Fly Fishing Tips Catching Winter Trout

It’s estimated that nearly 52 million. People went fishing in the year 2017 alone, but the fun doesn’t stop just because the weather turns cold. In fact, wintertime can be the most rewarding season of the year for fly anglers.

As long as you don’t mind the cold, you just might find you have an entire river to yourself, as opposed to being crowded by other fishermen. But besides being the most secluded, taking out your fly rod and reel in the winter can be the most technically challenging fly fishing experience. This is because fly fishing in the winter requires significantly more precision and skill than fishing at other times of year. Basically, if you can catch winter trout during this time of year, you can catch anything when the weather warms up again.

Whether you’re a fly angler veteran with custom fly reels and years of experience or you’re just getting started, here are some top tips to keep in mind for catching winter trout.

Slow Down

As the water gets colder, trout become lethargic. Their metabolisms decrease and they don’t chase flies as actively as they would in the spring. And as the trout slow down, so should you.

It’s a good idea to slow your pace and movements when you’re fishing during the winter. Even though trout are less jumpy at this time of year, they can still be easily spooked. Since rivers are clearest and shallowest during the winter, it’s easier for fish to see what’s going on outside the water. When you also consider that wintertime hues are mostly muted colors and whites, you can imagine how much brightly-colored clothes would stand out. Wear muted colors, move slowly, and speak softly in order to blend in.

Look for Tailwaters

Since trout don’t move much in low temperatures, you should try to fish in tailwaters. These are rivers that flow out of bottom-release dams, and they maintain a relatively constant temperature of 40-50 degrees year-round. This means the trout are less likely to feel any difference between January and July weather, although they do respond differently to shorter days.

Use Black Stoneflies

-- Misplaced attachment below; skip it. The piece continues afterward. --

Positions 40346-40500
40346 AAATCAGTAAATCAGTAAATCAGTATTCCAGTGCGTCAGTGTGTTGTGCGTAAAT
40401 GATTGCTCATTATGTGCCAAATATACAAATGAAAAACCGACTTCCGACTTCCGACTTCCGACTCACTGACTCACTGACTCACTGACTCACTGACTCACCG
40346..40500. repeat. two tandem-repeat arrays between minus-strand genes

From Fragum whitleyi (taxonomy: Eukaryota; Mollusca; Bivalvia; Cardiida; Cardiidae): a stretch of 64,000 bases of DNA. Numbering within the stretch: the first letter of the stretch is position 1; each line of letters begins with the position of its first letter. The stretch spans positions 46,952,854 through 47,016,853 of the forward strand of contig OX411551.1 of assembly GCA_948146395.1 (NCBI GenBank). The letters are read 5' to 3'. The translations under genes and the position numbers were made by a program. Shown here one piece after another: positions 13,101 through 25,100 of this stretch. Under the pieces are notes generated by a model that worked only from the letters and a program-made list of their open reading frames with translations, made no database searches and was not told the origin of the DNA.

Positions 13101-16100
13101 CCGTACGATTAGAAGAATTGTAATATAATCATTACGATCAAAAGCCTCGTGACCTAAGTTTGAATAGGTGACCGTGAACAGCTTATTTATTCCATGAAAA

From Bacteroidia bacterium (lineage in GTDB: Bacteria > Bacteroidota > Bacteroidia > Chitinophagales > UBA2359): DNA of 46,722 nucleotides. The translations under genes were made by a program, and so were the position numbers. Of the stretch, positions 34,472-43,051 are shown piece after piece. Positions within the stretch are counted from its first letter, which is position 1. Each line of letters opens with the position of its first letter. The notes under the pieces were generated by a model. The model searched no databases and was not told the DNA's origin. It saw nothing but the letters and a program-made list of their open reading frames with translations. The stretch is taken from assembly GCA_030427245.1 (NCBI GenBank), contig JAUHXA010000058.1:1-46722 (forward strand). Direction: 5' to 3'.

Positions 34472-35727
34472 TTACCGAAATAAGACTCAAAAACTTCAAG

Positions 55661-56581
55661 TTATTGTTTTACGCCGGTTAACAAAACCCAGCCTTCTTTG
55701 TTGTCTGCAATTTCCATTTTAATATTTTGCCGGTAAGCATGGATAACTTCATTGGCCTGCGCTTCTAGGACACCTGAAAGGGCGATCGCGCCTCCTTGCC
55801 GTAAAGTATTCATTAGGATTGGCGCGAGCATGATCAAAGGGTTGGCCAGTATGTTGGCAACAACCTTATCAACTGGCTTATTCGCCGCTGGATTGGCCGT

Every fisherman has his own preferred fly rods, reels, and other equipment. Seasoned fly anglers have also their own ideas of what flies work best at different rivers and times of year. Egg flies and even Prince Nymphs are useful winter patterns, but in most areas you can’t go wrong by using black stoneflies.

Black stoneflies share the same shapes and dark colors as their summer and spring counterparts, but they’re considerably smaller. Small midge patterns like zebra midges, juju midges, and black beauties are also good wintertime options.

Another reason black stoneflies are a good winter option is because of their muted color, although the main thing is to use smaller flies. Midges comprise over 50% of a trout’s diet, but they’re even more important to use and imitate in the winter when there isn’t any mayfly or terrestrial activity.

Wait Longer Between Casts

You’re probably eager to grab your fly rod and gear and get outside, but during winter fly fishing, patience is truly a virtue. Specifically, you’ll want to wait longer than you normally would between casts.

Rather than flogging the water, make sure you’re waiting about 25% longer between each cast than you would during the warmer months. Take time to watch how the fish are reacting to your casts, even if they aren’t eating the fly right away. Studying trout’s body language is an especially effective strategy during the winter.

Also, try to spot where the fish are from high riverbanks before you cast. Blind casting may work fine in the summer, but in the winter you’re much better off if you can see where the fish are before casting. Just avoid getting too close too soon or casting long shadows on the water, as this can startle winter trout.

Successful fly fishing in the winter typically means taking it slow and avoiding being seen. While fly fishing is an art in itself that can take hours to master, these tips should help get you started with wintertime fly fishing.

So what are you waiting for? Get your fly rod, bundle up, and get some fresh air while you challenge yourself to catch some winter trout.

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